Employers Taking Charge of Their Retirement Plans
New federal rules released last year made clear that defined contribution plan sponsors needed to get a better handle on investment and other provider fees. A new survey shows that they have.
Defined contribution retirement plan sponsors had a better understanding of investment performance in their retirement funds last year and made significant changes as a result, a new study says.
According to Callan Associates' 2013 Defined Contribution Trends Survey, 40.7 percent of plan sponsors—normally the employer who is responsible for creating and maintaining the plan—said they replaced underperforming funds or managers last year. That's up 9.2 percentage points from 31.5 percent in 2011.
Two new federal rules released last year made clear that defined contribution plan sponsors needed to get a better handle on investment and other provider fees, says Lori Lucas, executive vice president and defined contribution practice leader at Callan. The rules stipulate that plan sponsors need to know what they're paying for and need to figure out whether fees are reasonable for the services the retirement plan gets.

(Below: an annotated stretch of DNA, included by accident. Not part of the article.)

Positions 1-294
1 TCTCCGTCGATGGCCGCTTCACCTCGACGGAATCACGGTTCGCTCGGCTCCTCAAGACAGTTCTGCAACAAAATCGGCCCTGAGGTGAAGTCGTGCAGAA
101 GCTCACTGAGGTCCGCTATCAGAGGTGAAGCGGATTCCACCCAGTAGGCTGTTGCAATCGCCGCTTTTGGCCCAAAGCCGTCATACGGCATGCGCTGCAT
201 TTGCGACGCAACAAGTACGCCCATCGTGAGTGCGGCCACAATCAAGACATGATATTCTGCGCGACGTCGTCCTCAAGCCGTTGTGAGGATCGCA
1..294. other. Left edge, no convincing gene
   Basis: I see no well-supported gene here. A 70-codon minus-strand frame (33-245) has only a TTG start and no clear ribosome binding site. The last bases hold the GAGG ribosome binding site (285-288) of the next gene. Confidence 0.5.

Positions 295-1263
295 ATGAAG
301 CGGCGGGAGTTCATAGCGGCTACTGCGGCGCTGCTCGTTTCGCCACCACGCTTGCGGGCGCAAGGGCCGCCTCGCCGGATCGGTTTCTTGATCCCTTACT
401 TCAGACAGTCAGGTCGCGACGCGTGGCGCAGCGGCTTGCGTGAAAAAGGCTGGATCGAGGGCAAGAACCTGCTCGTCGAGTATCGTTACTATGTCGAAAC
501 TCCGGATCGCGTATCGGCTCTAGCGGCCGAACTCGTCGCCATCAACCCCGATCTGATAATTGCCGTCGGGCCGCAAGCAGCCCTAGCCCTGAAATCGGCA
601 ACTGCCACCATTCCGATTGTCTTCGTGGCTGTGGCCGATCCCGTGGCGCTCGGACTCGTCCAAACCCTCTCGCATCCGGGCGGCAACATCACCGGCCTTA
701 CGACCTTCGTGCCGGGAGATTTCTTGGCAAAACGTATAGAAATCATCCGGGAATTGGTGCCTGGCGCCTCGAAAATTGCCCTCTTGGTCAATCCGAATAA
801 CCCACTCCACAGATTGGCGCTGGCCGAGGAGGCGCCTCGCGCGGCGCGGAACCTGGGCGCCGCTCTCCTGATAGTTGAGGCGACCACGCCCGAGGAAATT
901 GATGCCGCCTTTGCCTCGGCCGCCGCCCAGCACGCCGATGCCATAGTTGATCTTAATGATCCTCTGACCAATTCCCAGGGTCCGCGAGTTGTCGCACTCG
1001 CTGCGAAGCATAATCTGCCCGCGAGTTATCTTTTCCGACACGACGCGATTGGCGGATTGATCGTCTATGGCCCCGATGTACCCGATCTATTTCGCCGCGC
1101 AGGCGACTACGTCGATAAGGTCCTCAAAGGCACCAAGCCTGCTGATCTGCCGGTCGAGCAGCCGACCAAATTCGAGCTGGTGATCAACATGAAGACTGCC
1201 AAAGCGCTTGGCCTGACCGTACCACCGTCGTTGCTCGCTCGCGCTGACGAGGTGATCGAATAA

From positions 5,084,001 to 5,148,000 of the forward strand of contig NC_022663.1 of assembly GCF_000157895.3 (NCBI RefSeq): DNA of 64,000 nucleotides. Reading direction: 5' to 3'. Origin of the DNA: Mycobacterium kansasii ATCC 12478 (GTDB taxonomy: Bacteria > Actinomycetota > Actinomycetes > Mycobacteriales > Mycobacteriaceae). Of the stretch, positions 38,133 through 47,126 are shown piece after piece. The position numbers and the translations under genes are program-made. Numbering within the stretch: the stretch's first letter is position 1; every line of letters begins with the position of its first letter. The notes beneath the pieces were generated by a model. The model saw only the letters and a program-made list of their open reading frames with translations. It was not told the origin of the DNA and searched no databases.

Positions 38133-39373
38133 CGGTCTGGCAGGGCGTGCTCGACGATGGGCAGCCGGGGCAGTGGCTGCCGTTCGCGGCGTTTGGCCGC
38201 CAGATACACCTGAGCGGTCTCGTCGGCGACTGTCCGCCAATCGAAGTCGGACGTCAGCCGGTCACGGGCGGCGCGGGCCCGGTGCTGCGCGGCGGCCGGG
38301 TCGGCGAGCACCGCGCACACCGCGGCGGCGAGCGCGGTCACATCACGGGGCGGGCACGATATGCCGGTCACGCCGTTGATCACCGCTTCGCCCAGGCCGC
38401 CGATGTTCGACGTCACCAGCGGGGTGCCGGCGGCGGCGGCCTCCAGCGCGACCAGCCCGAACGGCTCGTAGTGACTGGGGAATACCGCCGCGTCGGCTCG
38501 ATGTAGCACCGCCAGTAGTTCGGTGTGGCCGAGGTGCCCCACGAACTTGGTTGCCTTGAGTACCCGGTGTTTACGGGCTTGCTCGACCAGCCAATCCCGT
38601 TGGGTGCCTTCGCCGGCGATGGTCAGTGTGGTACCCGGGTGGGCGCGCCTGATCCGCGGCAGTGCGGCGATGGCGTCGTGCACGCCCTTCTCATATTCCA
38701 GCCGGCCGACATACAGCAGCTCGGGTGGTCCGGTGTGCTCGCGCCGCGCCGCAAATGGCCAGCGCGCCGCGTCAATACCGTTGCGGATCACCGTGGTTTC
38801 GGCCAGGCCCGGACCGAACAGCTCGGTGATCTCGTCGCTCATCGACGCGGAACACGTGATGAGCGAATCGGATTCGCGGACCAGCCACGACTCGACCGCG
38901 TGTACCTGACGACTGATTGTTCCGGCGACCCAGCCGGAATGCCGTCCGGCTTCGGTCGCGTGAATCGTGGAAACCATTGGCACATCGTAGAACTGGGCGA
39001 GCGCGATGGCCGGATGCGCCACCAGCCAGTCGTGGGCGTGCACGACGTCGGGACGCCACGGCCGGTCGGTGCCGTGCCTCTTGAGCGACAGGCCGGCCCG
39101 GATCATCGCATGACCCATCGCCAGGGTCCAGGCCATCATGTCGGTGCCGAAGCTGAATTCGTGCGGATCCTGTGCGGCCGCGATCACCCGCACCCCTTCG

"Plan sponsors are more comfortable in making changes to their investment management lineup as they have become more comfortable mapping assets," Lucas says.
On average, plans changed two managers, but one plan reported six replacements, the survey said. Nearly two-thirds of plan sponsors or 65.2 percent replaced large-cap equity managers, followed by international equity managers at 30.4 percent. Only 4.3 percent of respondents said they replaced target-date fund managers.
Plan sponsors say they will focus mostly on compliance, plan fee and fund/manager issues in the next 12 months. The study reported that more than half of plan sponsors say that they are "somewhat" or "very likely" to do a fee study this year. Improving participant communication also ranked high as well as examining the number and types of investments in 2013.
Callan's annual survey, done online in late 2012, examined responses from 103 plan sponsors. Three-quarters of respondents offer 401(k) plans, while the remaining pool sponsors other defined contribution plans such as 403(b), 457(b), 401(a) and profit-sharing plans. Most plans—85 percent—have more than $100 million in assets.
Patty Kujawa is a writer based in Milwaukee. Comment below or email firstname.lastname@example.org.